After his whole insistence on being at the World Cup turned out to be nothing more than a massive marketing ploy for Visa, the question quickly becomes: was Sweden right to omit Zlatan Ibrahimovic from its World Cup squad? In short, absolutely. Why aren’t the Netherlands and Italy at the World Cup? Because of Sweden, and the Nordic nation knocked out those two giants of the game without Zlatan. tack så mycket och hejdå!
#17 An Attacking World Cup
Between ’94 and 2010, we all watched in horror as the average goals per game at the World Cup steadily declined from 2.71 to 2.23 (devastating). Many feared the worst for international football, but Brazil 2014 saw a glorious return of goals, and Russia promises more of the same. Defending just isn’t en vogue. You get criticized on social media for being boring, and then you spend your night crying alone thinking of the shots you never had..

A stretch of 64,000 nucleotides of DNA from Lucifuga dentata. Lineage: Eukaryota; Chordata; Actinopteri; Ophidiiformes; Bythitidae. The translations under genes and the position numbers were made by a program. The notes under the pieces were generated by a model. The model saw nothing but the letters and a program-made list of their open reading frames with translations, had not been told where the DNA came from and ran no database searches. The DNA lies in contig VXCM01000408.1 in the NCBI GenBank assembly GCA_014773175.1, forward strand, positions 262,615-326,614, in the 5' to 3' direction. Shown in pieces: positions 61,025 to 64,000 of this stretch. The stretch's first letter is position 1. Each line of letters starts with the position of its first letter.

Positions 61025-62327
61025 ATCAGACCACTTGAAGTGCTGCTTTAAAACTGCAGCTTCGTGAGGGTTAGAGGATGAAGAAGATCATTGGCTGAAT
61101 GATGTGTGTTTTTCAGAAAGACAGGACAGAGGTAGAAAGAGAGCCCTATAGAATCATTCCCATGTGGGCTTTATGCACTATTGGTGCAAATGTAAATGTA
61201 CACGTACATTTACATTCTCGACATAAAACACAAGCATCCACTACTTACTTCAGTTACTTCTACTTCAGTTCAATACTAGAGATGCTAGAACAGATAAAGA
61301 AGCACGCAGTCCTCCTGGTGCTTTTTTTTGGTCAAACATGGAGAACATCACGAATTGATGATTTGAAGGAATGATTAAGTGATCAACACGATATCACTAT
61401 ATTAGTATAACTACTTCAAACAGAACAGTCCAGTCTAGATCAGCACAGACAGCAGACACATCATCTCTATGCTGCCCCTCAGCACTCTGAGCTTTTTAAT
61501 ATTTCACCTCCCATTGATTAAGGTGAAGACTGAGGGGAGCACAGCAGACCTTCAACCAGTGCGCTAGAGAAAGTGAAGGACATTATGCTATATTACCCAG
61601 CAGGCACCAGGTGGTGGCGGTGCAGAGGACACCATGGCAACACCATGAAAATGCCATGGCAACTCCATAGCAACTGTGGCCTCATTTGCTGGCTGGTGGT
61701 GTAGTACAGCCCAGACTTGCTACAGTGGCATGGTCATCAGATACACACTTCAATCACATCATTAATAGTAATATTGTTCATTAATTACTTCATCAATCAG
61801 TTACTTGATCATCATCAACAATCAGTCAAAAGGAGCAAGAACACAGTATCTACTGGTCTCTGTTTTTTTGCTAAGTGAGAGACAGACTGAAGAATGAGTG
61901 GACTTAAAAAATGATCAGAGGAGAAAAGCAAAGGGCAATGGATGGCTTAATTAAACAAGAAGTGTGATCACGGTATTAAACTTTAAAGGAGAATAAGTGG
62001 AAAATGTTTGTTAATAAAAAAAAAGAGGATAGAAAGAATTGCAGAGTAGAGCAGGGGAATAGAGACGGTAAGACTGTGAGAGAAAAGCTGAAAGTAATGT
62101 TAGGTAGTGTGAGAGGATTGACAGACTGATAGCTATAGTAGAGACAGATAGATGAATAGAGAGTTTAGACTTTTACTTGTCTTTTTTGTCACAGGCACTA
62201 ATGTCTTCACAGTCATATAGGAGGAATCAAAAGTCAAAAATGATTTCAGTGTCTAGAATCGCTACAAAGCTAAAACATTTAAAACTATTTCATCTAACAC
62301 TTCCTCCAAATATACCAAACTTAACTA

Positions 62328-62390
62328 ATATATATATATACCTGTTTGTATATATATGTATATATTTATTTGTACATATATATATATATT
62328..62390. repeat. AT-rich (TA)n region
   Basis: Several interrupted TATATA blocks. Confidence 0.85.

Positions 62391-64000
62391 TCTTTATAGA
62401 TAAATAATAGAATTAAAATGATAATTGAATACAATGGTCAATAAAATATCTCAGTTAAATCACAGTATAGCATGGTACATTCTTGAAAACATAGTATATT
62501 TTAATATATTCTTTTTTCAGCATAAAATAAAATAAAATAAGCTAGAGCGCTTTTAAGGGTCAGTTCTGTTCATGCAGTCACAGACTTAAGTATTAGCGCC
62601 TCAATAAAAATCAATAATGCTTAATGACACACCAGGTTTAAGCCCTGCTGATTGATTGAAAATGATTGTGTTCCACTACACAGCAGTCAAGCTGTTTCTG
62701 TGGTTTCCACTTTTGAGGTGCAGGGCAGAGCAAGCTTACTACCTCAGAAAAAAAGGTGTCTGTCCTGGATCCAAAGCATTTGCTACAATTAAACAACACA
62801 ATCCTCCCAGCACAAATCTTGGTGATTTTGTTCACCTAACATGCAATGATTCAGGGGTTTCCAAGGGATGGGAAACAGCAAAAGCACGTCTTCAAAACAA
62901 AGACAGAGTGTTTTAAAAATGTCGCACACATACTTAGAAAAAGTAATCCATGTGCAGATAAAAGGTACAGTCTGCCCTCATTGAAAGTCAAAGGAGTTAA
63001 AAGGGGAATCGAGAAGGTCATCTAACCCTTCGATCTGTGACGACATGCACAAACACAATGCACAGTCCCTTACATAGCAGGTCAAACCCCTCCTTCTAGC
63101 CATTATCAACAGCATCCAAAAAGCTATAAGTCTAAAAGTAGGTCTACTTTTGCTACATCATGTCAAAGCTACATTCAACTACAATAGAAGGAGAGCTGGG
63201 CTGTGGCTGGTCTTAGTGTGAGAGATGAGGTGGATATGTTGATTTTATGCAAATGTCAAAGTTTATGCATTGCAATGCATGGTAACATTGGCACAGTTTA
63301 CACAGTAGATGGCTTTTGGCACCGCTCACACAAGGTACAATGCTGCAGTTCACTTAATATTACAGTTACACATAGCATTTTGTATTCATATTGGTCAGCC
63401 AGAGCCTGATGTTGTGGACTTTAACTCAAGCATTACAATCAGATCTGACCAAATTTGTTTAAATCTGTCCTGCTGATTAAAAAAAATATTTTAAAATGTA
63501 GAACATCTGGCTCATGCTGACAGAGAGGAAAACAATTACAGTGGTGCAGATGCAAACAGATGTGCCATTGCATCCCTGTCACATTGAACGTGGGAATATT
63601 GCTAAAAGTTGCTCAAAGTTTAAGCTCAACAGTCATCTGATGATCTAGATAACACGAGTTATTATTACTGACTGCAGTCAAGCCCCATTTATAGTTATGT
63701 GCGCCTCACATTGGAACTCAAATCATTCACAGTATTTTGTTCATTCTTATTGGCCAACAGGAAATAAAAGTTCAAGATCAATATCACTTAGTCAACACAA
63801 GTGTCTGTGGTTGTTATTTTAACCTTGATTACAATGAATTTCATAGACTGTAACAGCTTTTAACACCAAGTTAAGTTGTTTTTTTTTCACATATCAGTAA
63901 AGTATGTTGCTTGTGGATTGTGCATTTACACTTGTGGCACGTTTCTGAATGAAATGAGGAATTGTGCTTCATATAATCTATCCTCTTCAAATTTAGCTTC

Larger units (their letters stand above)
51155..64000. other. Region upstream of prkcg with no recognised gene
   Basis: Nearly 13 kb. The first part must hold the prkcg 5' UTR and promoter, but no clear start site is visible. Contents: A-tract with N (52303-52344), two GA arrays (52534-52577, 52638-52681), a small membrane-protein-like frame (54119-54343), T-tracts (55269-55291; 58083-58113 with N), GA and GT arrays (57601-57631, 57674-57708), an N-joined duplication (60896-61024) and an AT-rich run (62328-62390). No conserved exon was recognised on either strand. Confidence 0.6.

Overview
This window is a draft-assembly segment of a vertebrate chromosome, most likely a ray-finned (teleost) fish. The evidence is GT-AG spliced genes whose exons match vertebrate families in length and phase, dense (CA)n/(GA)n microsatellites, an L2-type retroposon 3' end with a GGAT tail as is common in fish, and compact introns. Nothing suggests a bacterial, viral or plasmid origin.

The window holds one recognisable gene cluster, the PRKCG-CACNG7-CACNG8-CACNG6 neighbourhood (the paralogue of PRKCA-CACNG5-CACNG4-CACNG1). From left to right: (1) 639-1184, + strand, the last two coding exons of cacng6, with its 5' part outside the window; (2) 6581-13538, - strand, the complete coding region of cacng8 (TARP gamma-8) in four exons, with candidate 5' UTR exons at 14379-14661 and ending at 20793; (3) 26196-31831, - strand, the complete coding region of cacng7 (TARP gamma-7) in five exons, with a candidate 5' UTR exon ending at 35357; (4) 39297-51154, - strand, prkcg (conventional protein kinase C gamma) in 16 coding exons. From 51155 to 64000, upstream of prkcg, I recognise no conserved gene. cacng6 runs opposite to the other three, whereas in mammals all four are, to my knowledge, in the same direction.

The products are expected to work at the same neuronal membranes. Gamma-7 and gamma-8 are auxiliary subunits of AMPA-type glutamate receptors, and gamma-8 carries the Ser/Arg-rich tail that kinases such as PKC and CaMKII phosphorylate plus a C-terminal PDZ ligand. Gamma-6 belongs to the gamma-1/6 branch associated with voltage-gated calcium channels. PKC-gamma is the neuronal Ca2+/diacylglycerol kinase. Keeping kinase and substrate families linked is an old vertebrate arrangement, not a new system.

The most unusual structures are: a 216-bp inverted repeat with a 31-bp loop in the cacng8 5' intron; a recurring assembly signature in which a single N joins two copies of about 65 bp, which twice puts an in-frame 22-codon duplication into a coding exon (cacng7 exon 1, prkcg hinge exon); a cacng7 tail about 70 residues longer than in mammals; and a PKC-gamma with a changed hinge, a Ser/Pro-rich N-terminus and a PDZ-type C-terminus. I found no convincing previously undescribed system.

#18 Changes You Need To Be Aware Of
There will be two big rule changes at the 2018 World Cup: the use of the Video Assistant Referee (by referees that have never used Video Assistant Referees) and the allowance of a fourth substitute in matches that go to extra time. VAR will allow officials to continue to make terrible decisions whilst looking at a television. But what about the fourth substitute? Doesn’t that just favor the depth of bigger nations? That doesn’t seem right.